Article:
Through “reframing”—the process of changing the thoughts and actions triggered by messaging cues, as we described with marriage equality above—we can shift how people understand and respond to the issues we care about. We can build and grow movements for change. A growing body of evidence bears this out. In one study, for example, researchers asked people if, given the importance of free speech, they supported allowing a hate group to hold a political rally. Eighty-five percent said “yes.” When the same question was framed around the risk of violence posed by this activity, fewer than half (40 percent) said the same. Changing the frame changed the response.
In this series, we aim to provide clarity on framing: what it is, how it works, and how to apply it to social issue campaigns. We will explore how framing has moved into the on-the-ground strategies behind some of most recognizable and transformative social change victories in the United States.
The series kicks off with an exploration of the role of social hierarchies and institutions in perpetrating sexual violence in the era of #MeToo.
In coming weeks, we’ll also explore:
- Why now is the time to engage in a substantive and consequential dialogue about guns in America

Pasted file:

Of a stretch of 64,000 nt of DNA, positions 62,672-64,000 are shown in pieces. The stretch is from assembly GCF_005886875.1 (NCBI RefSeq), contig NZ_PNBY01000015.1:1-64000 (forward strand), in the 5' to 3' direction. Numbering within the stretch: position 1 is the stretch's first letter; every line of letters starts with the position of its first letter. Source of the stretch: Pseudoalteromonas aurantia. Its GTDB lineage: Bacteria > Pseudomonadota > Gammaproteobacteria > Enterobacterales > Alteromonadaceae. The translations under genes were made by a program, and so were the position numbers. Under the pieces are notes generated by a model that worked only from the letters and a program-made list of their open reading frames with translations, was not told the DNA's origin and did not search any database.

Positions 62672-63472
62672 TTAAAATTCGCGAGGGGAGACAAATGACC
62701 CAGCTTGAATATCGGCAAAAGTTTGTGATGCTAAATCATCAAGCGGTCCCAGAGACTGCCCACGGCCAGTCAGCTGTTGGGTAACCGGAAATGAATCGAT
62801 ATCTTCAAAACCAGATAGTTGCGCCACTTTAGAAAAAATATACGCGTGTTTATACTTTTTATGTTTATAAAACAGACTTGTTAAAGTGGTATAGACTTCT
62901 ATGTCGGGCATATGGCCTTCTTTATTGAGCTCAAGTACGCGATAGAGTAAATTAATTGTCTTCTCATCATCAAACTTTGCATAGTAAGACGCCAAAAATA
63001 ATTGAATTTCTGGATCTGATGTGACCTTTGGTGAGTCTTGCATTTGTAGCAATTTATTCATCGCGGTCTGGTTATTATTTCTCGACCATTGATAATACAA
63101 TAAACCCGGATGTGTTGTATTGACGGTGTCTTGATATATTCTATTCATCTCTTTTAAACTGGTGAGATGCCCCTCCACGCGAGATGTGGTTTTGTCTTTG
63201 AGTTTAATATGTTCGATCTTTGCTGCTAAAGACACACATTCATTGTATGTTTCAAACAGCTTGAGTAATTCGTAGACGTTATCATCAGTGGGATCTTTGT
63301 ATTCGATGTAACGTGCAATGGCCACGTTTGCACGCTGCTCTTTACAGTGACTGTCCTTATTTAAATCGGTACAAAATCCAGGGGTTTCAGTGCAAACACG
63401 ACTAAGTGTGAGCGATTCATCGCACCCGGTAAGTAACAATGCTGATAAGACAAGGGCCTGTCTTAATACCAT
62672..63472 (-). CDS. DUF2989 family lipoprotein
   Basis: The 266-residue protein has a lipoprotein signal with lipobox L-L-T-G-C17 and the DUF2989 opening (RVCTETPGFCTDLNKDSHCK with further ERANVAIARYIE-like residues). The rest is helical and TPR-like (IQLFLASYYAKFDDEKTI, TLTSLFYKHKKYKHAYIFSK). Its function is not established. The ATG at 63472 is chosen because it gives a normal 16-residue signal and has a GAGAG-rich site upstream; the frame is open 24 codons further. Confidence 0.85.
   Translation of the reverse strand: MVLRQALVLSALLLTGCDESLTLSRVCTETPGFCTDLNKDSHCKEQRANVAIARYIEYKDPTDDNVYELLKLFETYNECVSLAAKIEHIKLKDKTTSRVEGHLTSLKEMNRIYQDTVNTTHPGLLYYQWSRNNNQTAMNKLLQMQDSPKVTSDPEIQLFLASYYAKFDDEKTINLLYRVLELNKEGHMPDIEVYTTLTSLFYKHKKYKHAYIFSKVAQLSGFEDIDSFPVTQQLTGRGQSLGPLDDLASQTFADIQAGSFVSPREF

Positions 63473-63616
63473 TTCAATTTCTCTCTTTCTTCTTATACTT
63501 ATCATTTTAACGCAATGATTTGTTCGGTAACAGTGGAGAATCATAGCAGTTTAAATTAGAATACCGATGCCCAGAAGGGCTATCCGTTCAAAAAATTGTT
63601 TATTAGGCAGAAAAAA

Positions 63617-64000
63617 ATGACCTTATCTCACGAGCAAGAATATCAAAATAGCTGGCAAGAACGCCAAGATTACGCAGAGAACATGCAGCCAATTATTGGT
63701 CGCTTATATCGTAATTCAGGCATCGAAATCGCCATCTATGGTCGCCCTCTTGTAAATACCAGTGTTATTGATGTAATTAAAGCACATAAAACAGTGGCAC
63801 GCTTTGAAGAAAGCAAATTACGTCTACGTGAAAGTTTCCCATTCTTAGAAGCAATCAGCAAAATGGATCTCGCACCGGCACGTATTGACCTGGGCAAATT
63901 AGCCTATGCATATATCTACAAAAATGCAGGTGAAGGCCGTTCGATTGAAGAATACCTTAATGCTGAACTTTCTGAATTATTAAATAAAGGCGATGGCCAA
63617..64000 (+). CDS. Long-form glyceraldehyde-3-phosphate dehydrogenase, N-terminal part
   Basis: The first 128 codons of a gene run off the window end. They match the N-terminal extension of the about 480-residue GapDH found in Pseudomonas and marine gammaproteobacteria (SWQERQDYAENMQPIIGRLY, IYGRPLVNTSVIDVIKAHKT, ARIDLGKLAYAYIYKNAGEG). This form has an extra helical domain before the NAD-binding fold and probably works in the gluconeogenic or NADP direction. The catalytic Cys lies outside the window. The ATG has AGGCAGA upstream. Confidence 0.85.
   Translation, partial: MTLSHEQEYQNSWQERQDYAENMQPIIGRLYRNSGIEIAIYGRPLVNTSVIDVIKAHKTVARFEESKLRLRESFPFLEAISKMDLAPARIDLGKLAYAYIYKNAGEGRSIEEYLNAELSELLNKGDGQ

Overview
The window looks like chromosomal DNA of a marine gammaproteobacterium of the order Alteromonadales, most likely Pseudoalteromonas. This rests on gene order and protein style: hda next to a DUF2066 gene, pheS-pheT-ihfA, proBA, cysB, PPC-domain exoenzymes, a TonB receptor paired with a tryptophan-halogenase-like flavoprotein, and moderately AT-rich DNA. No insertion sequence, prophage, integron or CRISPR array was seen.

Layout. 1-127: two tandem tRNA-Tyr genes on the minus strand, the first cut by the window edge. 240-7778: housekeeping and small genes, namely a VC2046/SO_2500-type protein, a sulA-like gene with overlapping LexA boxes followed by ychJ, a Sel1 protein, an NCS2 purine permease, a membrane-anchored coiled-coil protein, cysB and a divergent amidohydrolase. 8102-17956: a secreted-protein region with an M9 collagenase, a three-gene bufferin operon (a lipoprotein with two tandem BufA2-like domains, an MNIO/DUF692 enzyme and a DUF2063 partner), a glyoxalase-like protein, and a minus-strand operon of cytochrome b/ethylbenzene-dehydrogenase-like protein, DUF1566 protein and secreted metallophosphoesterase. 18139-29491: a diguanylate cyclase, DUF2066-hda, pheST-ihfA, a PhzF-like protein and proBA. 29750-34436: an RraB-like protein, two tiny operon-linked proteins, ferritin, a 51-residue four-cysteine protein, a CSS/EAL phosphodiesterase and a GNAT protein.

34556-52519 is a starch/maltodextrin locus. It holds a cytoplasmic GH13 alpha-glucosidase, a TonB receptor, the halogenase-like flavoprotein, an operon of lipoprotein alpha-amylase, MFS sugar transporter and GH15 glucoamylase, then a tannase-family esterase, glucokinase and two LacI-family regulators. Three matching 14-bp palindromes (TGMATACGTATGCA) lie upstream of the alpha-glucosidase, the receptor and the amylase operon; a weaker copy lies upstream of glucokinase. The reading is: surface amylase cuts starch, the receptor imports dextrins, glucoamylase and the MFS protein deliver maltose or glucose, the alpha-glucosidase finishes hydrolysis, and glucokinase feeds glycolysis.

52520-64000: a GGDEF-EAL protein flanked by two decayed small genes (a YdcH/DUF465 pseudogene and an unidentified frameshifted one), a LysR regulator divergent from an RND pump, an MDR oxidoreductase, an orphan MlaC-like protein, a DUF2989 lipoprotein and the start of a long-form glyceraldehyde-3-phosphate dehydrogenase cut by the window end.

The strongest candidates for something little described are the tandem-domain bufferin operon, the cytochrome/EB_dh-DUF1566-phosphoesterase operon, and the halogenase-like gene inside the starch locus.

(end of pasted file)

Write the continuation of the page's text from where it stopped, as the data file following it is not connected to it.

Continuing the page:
- How the divisive issue of immigration is currently framed and where it could go
- Why the climate change conversation is stuck and how a new frame could offer a way forward
- Why we need to reconsider how we think about aging and why getting there requires new language
- How a new kind of conversation about affordable housing could yield radically different results
- How reframing addiction in the midst of an opioid epidemic could open up new dialogues and invite new solutions
We will explore the current framing of these issues, and potential ways to reframe the debates around them to achieve change. There’s a science to this, and the world we’re walking in today is built on—and of—frames. But, just because they exist doesn’t mean they have to persist—particularly when they create obstacles to social progress. Changing the frame can help us move toward a stronger, more equitable, and more hopeful world.